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Tips on Traveling With a Puppy

Pet parents know that traveling with a puppy brings new meaning to “always be prepared.” Knowing what to bring and how to manage your pup before, during, and after will make the trip more enjoyable for you, your puppy, and everyone else around you.

  • Planes, trains, automobiles (and subways, too)

Be aware that puppies are not allowed on all modes of transportation, so do your research ahead of time. If you plan to fly, only some airlines will accept animals and others allow a “pet in-cabin” only from six months of age and older. Animals must always be in an approved carrier that fits underneath your seat, and you must notify and pay any airline fee in advance.

Trains and public transportation will generally allow pets on board, with the same expectation they remain in a carrier at all times. Even the New York City subway system allows pets as long as they fit in a carrier and “do not create a nuisance” for other passengers, inspiring all sorts of creativity(Twitter credit@meanboysclub)

Car trips are more popular than ever these days and more straightforward for pet parents. But even for shorter trips, your pet needs to be safe. You can place the animal in a carrier or crate, add a divider between the backseat, or get a harness that clips to a seatbelt so they’re secure and comfortable. Remember that many rental cars and car share agencies frown on pets; bringing them along can attract a fine.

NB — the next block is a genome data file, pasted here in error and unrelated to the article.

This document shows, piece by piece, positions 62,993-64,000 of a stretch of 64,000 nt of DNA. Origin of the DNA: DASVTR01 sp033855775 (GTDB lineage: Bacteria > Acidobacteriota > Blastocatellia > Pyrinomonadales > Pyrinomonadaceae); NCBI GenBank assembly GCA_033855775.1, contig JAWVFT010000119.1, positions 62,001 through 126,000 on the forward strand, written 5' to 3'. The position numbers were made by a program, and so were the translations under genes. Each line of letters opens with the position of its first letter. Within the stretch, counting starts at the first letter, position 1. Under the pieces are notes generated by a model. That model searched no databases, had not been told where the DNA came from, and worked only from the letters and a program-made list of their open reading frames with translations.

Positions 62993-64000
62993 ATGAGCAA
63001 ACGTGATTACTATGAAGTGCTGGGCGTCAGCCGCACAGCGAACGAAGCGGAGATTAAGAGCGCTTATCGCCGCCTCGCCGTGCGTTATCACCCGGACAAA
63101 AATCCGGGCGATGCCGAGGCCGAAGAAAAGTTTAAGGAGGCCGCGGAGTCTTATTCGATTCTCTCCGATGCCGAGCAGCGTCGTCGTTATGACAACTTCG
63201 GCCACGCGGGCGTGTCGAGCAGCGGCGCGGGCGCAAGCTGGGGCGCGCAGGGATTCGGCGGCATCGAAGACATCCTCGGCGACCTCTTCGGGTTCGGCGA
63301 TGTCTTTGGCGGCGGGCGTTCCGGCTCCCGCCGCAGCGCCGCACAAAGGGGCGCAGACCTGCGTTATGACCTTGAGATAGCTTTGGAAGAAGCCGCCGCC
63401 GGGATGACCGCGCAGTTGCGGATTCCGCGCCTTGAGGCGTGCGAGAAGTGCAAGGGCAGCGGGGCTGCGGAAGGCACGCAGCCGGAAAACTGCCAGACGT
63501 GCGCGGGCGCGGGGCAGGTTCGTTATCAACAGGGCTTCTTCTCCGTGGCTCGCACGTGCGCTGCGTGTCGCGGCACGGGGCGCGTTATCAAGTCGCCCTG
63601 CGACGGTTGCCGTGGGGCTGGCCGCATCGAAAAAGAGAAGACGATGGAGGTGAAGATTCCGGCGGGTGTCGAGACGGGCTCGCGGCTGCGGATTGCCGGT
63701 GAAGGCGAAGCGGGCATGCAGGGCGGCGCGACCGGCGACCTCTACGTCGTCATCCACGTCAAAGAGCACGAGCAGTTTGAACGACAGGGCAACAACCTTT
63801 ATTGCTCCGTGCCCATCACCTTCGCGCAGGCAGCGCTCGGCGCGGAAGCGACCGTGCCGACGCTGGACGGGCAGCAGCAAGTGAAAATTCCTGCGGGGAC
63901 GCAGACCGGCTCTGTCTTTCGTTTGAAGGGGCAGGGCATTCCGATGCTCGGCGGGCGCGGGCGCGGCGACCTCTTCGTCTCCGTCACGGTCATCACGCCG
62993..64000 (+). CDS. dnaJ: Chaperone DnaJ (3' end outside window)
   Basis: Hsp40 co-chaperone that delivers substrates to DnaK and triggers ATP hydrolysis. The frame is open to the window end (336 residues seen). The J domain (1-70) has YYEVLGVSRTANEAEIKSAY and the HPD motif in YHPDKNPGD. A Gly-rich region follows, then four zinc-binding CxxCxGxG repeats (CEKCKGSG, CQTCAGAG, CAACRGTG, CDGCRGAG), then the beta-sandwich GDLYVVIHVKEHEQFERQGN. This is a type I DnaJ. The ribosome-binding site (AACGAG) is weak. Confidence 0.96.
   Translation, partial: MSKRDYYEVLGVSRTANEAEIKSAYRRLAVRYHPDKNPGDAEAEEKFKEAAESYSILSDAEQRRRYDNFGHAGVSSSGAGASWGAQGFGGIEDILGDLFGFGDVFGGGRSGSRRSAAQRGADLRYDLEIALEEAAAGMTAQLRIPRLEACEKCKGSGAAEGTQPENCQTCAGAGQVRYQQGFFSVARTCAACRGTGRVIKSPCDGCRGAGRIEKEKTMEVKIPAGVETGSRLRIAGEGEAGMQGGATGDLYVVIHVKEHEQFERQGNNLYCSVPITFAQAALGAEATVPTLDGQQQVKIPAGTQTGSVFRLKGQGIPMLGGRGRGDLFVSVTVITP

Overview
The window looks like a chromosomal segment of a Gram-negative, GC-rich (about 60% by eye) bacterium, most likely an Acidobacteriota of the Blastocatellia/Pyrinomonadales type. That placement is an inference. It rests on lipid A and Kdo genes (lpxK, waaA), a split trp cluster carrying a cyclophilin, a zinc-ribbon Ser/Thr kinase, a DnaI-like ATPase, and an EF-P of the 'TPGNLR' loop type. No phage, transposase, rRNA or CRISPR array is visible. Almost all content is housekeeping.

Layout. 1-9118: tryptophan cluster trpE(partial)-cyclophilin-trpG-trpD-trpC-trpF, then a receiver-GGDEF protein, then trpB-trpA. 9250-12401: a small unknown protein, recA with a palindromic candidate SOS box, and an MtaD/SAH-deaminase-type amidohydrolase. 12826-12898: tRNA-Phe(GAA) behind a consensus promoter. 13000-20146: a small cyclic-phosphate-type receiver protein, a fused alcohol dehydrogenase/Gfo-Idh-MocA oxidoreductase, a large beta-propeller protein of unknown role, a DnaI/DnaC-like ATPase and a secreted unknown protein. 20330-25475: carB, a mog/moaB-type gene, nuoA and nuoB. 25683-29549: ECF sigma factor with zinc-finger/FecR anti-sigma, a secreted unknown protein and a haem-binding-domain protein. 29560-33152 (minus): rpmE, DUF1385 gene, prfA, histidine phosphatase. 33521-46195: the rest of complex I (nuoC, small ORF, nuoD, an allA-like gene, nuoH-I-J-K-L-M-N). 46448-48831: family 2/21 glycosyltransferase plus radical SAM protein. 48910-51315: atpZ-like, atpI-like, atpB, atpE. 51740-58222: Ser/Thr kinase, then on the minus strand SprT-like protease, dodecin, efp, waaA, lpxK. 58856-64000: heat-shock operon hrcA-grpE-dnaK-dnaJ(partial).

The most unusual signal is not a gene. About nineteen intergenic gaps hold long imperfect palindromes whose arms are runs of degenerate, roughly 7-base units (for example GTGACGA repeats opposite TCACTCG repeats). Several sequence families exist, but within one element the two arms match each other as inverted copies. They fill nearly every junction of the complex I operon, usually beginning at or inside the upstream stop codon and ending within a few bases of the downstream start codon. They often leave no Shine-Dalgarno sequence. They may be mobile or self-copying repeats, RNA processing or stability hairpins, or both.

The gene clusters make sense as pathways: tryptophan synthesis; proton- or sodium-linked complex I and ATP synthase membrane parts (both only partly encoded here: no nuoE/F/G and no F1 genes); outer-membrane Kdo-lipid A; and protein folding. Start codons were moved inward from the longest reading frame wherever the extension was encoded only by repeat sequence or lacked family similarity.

• What to bring

Traveling with a fur baby means having everything you need—and easily accessible. A travel bag for your pup should include food and water with a travel bowl, some favorite toys and treats, a leash, and pee pads if your pup is still being housetrained. Be sure to include poop bags and some paper towels for minor accidents or potty breaks in places that may not be ideal. 

Related: All About New Puppy Safety

  • Before, during, and after

Plan a trip with your dog’s comfort, safety, and happiness in mind. Getting there is only half the journey—remember there’s the return trip as well. We’ve got a few other tips and tricks to be sure everyone not only arrives in good shape but still enjoys the ride.

  • Some dogs get motion sick, so try a few shorter trips and build up the time in a car. 
  • Be sure to give your pup plenty of exercise before you go so they are tired out.
  • Schedule stops for potty breaks, stretching legs, and playtime to burn off energy, and take them out immediately upon arrival.
  • If your pup has not completed vaccinations, take them out only in areas that are not frequented by other dogs.
  • Feed your pup at least three hours before the trip and make sure they eliminate before you get going. Try not to feed them during the trip, if possible.
  • Treats can keep your dog happy and relaxed, but be mindful in a moving car as your pup could choke when you’re unable to assist.
  • Monitor their temperature to keep them comfortable.
  • Dogs can easily get overheated, so keep the air conditioning on or the vehicle well-ventilated. Do not leave a pet alone in the car, even with the windows cracked.
  • When opening the car windows in a moving vehicle, pay careful attention to adjusting the opening to the right-sized gap.
  • Don’t allow a puppy to sit on your lap while driving.
  • Temperatures on an airplane are unpredictable, so be prepared to keep them both cool and warm.
  • Use the opportunity to socialize your puppy with other passengers and people and expose them to new experiences.

Traveling with your puppy can be a fun and exciting experience for you both. With the right planning and preparation, everyone will arrive safe and more importantly, sound.

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